• File for Social Security benefits. If you’re over the age of 60, or you have children under the age of 16 living at home with you, you may be entitled to Social Security survivor’s benefits. Social Security also offers a very small amount ($255) for funeral expenses. To learn more about Social Security survivor’s benefits, click here. You may also be entitled to additional funeral benefits if your spouse was a veteran. 
  • Pay the bills. This may seem like a no-brainer, but it’s easy – especially following the emotional loss of a loved one – to treat the accumulating stack of mail with an "I’ll deal with it later" attitude. Take a few minutes each day – or an hour or two each week – to sort through and prioritize bills and statements. This includes accounts that only name your spouse. Make payments to stay current so you don’t wind up having to pay penalties and late fees.

What Not to Do

Just as important as what you should do is what you should not do. Here are a few things to consider: 

  • Don’t make any major financial decisions right away. Most experts agree that you should wait at least six months – it’s even better if you can wait a year – before doing anything drastic, like putting your home on the market or making any big purchases. This is a great time to ask for advice from a financial advisor, who can help, especially until you’re ready to make more thoughtful, intentional investment decisions.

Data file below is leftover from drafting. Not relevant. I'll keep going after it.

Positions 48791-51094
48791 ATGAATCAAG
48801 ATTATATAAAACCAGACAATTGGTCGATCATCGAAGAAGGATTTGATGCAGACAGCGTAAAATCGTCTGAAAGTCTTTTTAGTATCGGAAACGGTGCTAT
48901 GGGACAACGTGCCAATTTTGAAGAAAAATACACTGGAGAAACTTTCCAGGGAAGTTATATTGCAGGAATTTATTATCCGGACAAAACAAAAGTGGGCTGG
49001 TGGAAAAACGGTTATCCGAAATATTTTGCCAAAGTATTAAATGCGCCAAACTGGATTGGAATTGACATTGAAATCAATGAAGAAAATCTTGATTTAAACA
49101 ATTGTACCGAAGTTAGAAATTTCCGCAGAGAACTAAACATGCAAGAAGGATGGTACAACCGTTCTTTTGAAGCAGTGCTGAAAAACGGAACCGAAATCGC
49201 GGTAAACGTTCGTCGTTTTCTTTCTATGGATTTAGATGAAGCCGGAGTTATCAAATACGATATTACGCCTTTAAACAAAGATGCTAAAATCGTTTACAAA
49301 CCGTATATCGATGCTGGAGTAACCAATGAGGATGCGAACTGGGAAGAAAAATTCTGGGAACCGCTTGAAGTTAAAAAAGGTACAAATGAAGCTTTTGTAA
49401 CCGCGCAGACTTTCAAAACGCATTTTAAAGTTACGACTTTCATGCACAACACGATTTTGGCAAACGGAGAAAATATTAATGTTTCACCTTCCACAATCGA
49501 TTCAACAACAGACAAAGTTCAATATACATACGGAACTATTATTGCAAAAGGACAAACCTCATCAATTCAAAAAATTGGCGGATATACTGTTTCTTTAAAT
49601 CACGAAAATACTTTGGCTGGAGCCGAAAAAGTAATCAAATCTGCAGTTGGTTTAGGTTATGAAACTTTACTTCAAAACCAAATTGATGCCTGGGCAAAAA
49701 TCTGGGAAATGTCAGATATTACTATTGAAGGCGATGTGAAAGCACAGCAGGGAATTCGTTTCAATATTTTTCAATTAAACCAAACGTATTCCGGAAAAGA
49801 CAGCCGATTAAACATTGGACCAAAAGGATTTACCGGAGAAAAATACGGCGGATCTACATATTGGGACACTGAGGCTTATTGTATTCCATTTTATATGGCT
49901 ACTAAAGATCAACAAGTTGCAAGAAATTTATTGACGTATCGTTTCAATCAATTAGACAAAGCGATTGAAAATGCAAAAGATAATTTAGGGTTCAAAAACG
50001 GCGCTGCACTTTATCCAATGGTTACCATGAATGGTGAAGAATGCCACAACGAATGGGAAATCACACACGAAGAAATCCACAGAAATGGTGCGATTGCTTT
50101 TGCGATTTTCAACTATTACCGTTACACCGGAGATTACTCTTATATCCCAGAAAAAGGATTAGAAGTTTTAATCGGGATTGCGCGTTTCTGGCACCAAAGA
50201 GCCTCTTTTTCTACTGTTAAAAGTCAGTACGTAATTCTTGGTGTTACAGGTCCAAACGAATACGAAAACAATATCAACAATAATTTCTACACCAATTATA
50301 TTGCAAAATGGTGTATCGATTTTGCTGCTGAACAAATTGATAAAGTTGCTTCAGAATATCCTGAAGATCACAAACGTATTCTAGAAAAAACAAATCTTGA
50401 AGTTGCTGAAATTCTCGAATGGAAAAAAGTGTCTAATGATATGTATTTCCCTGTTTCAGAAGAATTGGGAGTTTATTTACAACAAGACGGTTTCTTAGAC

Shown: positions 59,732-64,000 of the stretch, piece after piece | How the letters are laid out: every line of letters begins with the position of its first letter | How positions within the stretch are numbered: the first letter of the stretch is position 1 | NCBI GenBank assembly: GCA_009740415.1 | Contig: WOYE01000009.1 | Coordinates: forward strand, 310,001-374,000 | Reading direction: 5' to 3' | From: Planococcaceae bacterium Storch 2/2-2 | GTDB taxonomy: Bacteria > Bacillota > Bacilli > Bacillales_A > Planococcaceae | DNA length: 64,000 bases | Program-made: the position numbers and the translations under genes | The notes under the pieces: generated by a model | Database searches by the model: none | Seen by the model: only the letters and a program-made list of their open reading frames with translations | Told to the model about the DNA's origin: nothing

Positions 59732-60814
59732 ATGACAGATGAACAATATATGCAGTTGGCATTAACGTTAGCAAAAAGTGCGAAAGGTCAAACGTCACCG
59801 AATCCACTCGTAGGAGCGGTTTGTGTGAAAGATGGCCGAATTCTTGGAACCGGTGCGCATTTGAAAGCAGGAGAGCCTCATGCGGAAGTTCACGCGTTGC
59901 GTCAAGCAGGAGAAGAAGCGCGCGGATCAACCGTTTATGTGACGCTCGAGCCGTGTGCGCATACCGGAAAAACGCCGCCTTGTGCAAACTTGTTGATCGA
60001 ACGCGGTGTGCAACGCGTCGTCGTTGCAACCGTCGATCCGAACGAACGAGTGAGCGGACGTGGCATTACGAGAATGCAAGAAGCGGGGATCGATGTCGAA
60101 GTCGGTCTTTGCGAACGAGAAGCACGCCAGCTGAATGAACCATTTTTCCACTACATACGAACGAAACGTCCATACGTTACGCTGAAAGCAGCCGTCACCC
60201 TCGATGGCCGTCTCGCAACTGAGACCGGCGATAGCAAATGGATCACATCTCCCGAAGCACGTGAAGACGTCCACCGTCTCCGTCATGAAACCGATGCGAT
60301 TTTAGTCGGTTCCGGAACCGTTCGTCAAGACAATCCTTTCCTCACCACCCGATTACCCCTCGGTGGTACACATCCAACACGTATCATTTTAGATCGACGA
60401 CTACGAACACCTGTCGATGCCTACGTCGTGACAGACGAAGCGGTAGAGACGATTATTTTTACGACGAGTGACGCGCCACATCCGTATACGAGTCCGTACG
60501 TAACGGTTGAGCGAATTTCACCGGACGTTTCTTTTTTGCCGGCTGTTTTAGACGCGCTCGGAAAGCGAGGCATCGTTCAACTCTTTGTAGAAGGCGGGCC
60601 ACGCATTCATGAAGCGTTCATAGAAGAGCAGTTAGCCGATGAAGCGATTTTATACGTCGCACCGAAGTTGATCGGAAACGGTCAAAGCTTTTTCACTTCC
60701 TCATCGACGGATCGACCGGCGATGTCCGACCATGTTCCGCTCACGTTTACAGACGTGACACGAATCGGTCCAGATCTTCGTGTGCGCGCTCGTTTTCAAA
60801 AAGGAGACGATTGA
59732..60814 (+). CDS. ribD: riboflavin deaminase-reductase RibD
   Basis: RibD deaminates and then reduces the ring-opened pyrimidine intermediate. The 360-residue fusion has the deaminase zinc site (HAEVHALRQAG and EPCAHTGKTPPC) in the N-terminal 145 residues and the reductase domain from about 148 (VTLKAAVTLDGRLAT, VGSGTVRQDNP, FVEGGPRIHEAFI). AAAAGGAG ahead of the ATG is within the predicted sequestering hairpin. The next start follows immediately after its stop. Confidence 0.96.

• Don’t go on a spending spree. It may be tempting to use the windfall from a big life insurance payout for some alone time to collect your thoughts, but remember that the purpose of life insurance is to replace the lost income that results from the death of a spouse. Many of the monthly expenses won’t change much, if at all (think housing, utilities, groceries, transportation, childcare, tuition). If you spend lavishly right away, the death benefits that are intended to help you maintain your lifestyle won’t last as long.
  • Don’t be afraid to ask for help. Talk with a financial advisor. If you live in the Houston area, meet with financial planning firms in Houston. A fiduciary financial advisor can help you think about and plan for things that aren’t quite so obvious or immediate, such as how to handle benefits from your spouse’s life insurance payout so that it doesn’t negatively impact your children’s future ability to qualify for financial aid for college.

Having someone to offer assistance or guidance can take some of the pressure and uncertainty away from navigating financial issues you are unsure of or confused about, and it can give you the confidence to help get you through a difficult time and face the future.

It’s a group to which no one wants membership, but if you suddenly find yourself as a young widow or widower, a little thought and organization can save you from financial shock, or worse.

New call-to-action

Jessica Banitt, CPA, CFP®

Jessica Banitt, CPA, CFP®

Jessica Banitt is a principal and wealth advisor at Linscomb & Williams.

Read other posts